Nearly all stockpiles of Soviet-style equipment owned by NATO countries like Poland have now been transferred to Ukraine; new deliveries require the replacement of the supplied Warsaw Pact weapons with modern NATO models – and this means that NATO’s own massive military-industrial complex must grind into gear.

The orders from NATO governments, then, will not be for tens or hundreds of new pieces of hardware but for many thousands over years. This represents a serious sea-change: By taking this decision, NATO countries will begin the final conversion of their Cold War stockpiles and will then switch to building, storing, and supplying to Ukraine truly modern weapons.

The significance of this is vast: It may prolong the war, but it will also make the defeat of Russia even more catastrophic.

It will also inevitably result in the admission of Ukraine into NATO – not as a junior partner, but as one of the most powerful and potent armies in Europe, fully trained and equipped with modern capabilities. By then, Finland and Sweden will surely also have joined NATO, and NATO’s enlargement (Russia’s scapegoat) will have been affected.

But most importantly of all – if NATO countries ramp up their defence industries to full capacity, we will then have the solution to the final vexing question Russia continues to pose: That of a solid, responsive action plan to the threat of Russian nuclear weapons, whether in the hands of a totalitarian central government or a fragmented, disintegrated, lawless Russia.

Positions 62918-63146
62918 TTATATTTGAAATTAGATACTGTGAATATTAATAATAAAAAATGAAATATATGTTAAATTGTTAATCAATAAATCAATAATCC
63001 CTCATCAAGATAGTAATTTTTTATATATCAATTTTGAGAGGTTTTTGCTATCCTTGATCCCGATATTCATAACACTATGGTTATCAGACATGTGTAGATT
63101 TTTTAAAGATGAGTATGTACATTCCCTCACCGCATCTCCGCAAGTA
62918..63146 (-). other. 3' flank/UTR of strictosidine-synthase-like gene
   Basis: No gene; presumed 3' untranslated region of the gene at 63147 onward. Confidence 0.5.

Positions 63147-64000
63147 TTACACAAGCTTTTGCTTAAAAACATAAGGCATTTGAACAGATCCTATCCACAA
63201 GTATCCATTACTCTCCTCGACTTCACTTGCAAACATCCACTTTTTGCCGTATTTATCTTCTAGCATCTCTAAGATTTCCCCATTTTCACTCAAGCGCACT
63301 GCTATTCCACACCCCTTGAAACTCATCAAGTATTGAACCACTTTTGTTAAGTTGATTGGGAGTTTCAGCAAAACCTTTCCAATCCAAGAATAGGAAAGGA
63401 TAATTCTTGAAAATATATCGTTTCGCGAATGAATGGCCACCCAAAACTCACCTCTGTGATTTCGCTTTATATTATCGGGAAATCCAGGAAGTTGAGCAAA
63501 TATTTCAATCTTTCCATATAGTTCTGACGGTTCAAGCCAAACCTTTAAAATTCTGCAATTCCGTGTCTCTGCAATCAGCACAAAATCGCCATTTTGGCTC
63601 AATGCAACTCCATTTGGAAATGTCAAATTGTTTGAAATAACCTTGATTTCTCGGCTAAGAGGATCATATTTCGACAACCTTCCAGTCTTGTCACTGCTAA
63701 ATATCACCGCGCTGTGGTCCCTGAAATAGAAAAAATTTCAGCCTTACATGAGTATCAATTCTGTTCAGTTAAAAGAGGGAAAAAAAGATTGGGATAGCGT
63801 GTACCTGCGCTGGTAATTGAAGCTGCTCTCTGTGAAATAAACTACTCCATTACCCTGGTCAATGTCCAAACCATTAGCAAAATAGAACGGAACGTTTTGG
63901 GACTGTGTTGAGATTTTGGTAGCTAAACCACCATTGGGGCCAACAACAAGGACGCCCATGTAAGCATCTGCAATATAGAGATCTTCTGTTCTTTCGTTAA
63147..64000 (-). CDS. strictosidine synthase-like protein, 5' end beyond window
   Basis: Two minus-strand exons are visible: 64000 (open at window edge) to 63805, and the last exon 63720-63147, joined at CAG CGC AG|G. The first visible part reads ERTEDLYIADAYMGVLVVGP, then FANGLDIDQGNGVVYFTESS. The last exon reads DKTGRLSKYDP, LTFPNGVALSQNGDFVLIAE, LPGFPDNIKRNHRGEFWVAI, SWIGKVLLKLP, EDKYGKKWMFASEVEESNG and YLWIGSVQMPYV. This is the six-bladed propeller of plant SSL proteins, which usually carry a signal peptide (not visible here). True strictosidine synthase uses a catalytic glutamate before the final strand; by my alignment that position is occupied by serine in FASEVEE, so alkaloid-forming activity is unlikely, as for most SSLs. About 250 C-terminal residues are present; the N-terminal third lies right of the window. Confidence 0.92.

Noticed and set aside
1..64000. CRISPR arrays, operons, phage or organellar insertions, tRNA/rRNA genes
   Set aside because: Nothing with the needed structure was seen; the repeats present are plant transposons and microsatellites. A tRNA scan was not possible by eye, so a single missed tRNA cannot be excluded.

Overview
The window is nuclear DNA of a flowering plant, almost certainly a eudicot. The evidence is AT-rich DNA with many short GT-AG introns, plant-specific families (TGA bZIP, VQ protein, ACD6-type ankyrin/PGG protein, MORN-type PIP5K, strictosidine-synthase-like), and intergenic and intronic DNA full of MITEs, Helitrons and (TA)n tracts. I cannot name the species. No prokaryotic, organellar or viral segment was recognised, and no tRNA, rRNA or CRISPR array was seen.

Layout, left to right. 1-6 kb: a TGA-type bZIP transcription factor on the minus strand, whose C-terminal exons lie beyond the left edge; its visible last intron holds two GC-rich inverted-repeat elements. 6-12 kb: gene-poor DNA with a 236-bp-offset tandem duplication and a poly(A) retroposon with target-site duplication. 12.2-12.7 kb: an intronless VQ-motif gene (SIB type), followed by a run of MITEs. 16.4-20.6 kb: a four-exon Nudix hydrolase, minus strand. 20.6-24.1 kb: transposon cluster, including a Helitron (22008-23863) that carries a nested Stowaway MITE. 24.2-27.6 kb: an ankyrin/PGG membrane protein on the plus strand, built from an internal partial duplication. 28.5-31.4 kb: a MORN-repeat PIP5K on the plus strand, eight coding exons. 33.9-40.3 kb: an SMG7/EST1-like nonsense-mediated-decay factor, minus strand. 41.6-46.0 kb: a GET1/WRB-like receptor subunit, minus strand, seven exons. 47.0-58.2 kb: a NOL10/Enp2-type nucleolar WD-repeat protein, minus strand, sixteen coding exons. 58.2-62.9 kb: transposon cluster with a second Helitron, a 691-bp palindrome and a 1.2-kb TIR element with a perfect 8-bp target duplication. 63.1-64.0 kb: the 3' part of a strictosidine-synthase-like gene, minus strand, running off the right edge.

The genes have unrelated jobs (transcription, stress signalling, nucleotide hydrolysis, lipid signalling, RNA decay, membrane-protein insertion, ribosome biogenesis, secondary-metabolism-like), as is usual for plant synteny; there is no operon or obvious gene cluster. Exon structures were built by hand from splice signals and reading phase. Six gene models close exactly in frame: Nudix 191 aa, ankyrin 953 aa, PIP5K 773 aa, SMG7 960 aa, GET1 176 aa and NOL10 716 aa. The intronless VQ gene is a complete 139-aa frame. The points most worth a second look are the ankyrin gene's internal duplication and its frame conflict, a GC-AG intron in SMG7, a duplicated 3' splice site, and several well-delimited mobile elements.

The fields of Ukraine have become a catalyst of world change, and it is our responsibility to ensure that this change sees no room for ageing dictators and their Cold War world order.

For Putin, Daniel’s Biblical warning is clear.

For us in the West and Ukraine, we must look instead to the 20th-century prophet Zbigniew Brzezinski and his Grand Chessboard: “It cannot be stressed enough that without Ukraine, Russia ceases to be an empire, but with Ukraine suborned and then subordinated, Russia automatically becomes an empire.”

We must ensure that the former prophecy comes true.